When Apple released the first bits of information on the iOS in the Car system just yesterday, we saw a long list of premium automakers that have already signed up, like Mercedes and Jaguar. One that was not on the list that we figured was just hung up in the details was BMW. Well, a new report tells us that there was more to Bimmer not being on the list than meets the eye.
A BMW spokesperson said "The upshot is that as we have such an advanced multimedia offer that has been in vehicles in various guises for more than a decade, it would not be that straight forward to start changing all of the architecture of a car as has been implied [by Apple]." So, basically, the changes that BMW would have to make to crowbar in the new Apple system would be way too great to warrant installing the iOS in the Car system.
BMW and Apple have worked together in the past, so it comes as a bit of a surprise that the Bavarian automaker will not support the system for the foreseeable future. Fortunately for Bimmer drivers, BMW’s interfaces are plenty advanced and have a decade-long track record, so there is no worrying about sticking with an outdated or non-functional system. Additionally, BMW will support Apples new Siri Eyes Free system.
We wouldn’t be too surprised to see Apple work its way into BMW sometime in the next five years, or so, but that may take some massaging of the iOS system to appease BMW. Another good reason for BMW breaking down is if iOS in the Car becomes a smash hit, then it would be doing its buyers a disservice by leaving it out.
Stay tuned for more details…
So you may have never heard of QNX, but you likely interface with it on a daily basis, given you have a car with a computer-based infotainment system (Toyota Entune, BMW ConnectedDrive, GM’s OnStar, etc.). QNX is essentially to a car what Windows is to a PC – it allows the software and hardware to do their delicate exchange of ones and zeros to turn them into what you see on the screen.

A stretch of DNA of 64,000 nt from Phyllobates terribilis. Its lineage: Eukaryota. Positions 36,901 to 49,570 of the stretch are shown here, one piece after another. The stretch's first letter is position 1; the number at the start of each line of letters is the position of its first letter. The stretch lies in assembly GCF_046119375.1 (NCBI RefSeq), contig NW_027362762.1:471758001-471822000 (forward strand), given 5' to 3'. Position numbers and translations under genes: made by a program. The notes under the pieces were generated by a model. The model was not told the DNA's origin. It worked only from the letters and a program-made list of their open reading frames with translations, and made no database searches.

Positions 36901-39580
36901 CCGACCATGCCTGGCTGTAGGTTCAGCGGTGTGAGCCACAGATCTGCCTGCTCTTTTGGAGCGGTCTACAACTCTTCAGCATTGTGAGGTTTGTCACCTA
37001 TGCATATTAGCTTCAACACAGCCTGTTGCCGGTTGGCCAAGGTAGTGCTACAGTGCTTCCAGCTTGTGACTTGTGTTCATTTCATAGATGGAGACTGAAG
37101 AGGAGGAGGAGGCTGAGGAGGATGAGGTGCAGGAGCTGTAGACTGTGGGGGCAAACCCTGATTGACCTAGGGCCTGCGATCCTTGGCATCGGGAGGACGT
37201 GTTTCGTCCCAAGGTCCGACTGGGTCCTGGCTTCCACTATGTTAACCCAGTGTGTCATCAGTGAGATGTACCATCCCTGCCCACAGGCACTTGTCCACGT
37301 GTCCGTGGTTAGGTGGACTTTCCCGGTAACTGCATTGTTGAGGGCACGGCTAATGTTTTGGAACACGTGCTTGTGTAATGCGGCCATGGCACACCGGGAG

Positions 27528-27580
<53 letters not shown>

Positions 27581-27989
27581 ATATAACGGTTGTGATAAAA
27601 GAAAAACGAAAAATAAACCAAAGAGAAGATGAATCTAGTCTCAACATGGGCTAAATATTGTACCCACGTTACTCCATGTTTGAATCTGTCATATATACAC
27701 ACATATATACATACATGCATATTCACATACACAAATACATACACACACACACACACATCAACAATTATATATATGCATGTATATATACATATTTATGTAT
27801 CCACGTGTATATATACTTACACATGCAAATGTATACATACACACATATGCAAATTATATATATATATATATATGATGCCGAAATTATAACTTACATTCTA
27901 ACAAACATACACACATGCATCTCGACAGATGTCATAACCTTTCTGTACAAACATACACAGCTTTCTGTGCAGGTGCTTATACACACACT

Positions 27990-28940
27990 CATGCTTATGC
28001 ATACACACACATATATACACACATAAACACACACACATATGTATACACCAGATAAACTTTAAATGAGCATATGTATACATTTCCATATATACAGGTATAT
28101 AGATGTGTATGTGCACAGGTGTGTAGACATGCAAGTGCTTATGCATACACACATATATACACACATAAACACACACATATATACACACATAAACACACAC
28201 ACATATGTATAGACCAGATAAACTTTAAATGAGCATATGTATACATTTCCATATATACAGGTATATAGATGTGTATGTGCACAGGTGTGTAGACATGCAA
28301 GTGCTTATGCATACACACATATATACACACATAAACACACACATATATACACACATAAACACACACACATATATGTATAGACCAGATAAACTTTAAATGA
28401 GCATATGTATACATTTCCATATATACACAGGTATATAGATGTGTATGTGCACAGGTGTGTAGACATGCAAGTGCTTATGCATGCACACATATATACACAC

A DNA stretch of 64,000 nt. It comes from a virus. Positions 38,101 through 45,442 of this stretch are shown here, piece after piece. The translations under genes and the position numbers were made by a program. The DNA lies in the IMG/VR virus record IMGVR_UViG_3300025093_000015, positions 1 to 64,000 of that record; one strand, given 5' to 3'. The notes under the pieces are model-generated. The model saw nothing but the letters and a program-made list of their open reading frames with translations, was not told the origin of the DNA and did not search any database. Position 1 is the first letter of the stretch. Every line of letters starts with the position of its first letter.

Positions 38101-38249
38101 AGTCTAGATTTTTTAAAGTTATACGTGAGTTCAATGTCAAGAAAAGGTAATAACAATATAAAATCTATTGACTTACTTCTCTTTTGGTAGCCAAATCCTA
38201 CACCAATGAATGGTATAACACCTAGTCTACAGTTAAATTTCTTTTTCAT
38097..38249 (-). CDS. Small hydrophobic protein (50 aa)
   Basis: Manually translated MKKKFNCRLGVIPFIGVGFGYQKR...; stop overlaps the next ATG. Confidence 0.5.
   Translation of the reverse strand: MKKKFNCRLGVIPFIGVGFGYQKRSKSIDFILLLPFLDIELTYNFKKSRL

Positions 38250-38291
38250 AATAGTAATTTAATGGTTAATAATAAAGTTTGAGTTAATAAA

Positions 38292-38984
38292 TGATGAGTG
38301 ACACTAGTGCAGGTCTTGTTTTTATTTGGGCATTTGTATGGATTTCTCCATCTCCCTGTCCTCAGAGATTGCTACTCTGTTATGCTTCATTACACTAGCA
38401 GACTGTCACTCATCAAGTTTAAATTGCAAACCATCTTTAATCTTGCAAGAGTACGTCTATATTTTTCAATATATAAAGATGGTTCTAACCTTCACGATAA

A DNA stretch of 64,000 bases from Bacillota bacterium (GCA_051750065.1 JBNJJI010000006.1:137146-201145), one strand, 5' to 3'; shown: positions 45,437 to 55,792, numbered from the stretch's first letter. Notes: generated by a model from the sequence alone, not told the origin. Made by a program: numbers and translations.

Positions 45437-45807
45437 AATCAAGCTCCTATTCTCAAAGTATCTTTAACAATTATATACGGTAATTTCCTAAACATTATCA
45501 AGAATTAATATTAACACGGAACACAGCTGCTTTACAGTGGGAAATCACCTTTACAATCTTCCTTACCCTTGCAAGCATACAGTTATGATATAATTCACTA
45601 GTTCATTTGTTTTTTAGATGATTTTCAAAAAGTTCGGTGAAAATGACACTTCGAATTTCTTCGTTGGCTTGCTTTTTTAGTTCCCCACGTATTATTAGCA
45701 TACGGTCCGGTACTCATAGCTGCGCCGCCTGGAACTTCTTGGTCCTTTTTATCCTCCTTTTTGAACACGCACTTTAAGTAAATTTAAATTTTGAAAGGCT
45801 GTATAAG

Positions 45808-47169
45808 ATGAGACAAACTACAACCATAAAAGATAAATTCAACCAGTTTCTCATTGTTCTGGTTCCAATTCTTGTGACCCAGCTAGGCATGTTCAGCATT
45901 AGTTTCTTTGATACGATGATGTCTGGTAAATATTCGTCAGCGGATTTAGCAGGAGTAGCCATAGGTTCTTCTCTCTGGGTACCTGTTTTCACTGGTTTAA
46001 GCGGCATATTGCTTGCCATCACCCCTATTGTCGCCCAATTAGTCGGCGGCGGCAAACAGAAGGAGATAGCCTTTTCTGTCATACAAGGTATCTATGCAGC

QNX is actually in development of its second-generation operating system, which it has dubbed QNX CAR 2. This may sound like just another small and meaningless software changeover, but CAR 2 will include something that may revolutionize automotive infotainment systems – an HTML 5-based interface.
As it sits now, QNX builds the OS, but the manufacturer works the front end of its software in its own way, leaving the customer out of the equation. The HTML 5 interface will allow the manufacturer to set up the basic functions of the infotainment systems, but ultimately allow you to customize it as you see fit.
Additionally, the usage of HTML 5 will also help lower the gap between consumer electronics and automotive electronics, which currently have a 7- to 10-year gap between product cycles. Heck, your laptop is obsolete before you ever walk out of the store, yet some cars run the same cruddy infotainment systems they did in 2005.
Another huge relief that HTML 5 would bring to the automotive world would be the development of apps. As it stands now, cars are much like the iPhone – you have to buy licensed apps from the app store, which cost loads of money over time. With the introduction of HTML 5, you get the option of more open-source apps, like you do with an Android-based smartphone or tablet. No, we’re not trying to start a Mac vs. Android war; we’re just stating the obvious.
In turn, all of this should – theoretically – make bringing more advanced infotainment systems to the consumer at a lower price.
QNX expects to see CAR 2 start being used sometime in 2013 or 2014. We’ll keep an eye on this and bring you more information as it becomes available.
Check out the above video to see QNX CAR 2 in action, it’s pretty awesome.